Our next stop was Mount St. Helens and Mt. Rainier. Mount St. Helens was first up. We tried to go to the new visitor center but it closed the day before, so we drove further up to the observatory. When we got there, we checked out a few of the exhibits then went outside to watch/listen to a ranger program. The ranger informed us how Mount St. Helens erupted and how the volcano has remained active. He told us that the volcano has had lots of small eruptions since the devastating 1980 eruption where Mount St. Helens blew herself apart. These smaller eruptions have built up what is called a lava dome. This lava dome looks kind of like the top of the Travelocity gnome’s hat…. Anyway another ranger inside the observatory told us that Mount St. Helens is the most active volcano in the Cascade Range due to seismic activity almost every single day. It’s rare for Mount St. Helens to go day with out some sort of earthquake. The Cascade Range is part of the eastern side of the Pacific Ring of Fire, a ring of land and water consisting of hundreds of volcanoes.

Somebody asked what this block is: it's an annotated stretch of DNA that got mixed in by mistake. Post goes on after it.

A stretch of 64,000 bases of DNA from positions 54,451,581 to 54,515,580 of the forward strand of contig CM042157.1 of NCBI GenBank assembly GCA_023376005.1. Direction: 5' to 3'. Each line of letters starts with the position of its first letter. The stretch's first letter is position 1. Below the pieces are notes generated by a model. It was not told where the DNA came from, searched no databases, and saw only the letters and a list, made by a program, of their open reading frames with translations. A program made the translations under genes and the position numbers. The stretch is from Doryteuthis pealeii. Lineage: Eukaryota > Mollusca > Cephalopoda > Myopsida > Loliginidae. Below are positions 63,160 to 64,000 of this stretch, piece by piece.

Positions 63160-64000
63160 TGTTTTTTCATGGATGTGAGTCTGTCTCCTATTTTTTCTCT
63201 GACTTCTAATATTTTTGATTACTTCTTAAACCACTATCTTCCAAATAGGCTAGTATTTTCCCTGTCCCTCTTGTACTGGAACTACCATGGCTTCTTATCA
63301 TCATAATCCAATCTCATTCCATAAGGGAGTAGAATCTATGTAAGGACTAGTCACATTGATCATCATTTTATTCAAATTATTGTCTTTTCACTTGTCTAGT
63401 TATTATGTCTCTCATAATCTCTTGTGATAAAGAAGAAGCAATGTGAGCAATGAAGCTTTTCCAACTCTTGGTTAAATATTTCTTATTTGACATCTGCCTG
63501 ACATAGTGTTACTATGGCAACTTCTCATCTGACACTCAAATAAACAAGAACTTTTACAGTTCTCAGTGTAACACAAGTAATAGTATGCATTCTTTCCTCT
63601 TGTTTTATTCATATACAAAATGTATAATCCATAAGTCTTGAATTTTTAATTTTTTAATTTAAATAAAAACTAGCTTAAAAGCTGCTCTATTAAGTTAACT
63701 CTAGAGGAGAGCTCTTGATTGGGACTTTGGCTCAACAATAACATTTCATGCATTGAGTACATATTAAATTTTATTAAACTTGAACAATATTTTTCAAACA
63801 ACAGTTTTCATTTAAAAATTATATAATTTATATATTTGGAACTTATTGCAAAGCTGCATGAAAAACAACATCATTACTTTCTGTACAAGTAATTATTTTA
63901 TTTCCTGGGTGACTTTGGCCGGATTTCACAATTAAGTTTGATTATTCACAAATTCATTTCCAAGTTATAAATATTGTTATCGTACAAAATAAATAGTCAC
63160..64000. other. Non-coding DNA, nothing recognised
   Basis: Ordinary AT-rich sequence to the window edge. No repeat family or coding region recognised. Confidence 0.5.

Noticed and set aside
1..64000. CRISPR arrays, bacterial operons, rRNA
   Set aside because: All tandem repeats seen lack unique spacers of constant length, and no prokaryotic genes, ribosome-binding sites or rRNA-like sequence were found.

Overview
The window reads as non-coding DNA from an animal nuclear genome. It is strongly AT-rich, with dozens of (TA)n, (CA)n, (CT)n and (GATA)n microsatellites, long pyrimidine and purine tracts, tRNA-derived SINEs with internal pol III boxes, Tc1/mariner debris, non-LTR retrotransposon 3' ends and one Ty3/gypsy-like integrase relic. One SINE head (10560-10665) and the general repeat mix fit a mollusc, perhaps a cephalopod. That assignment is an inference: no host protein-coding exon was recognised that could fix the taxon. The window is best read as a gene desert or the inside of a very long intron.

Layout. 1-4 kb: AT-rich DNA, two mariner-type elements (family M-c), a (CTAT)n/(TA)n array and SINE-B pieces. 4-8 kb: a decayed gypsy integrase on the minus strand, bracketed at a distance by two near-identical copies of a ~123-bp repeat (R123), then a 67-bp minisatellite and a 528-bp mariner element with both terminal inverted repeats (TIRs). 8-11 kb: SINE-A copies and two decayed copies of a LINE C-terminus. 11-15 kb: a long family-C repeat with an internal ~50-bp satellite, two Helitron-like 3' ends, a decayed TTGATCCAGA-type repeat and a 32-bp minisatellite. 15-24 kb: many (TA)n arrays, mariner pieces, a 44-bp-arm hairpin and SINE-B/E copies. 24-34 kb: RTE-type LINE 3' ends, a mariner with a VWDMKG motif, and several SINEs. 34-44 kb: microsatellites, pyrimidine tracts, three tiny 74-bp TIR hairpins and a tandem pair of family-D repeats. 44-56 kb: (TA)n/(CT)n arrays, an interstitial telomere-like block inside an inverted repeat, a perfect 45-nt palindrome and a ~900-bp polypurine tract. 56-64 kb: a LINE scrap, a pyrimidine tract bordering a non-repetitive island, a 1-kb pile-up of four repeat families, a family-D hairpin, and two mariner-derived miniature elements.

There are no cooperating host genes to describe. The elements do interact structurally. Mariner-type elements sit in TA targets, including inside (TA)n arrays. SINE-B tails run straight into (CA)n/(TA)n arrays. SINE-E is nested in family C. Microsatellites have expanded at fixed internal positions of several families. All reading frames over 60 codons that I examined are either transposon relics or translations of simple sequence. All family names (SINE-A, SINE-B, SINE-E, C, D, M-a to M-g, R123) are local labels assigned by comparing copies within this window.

The trip to Mt. Rainier took a while no thanks to the GPS. When we got to the visitor center we picked up a trail map and started the 4.6-mile hike. The hardest part was the 2-mile uphill climb at the beginning of the trek. Lunch at Panoramic Point offered great views of a few other mountains within the Cascade Range. The most fun part was sliding down a 200-foot ice pack. We also found a smaller patch of snow and ice and proceeded to have a small but exciting snowball fight. Mount Rainier is also an active volcano but not as active as Mount St. Helens.
|The steps before our big hike|
|The snow pack we crossed. Those little dots are the people who walked it before us.|
|The view we had while eating lunch|
Our next stop is at Aunt Florence and Uncle Kings house in WA just north of Seattle.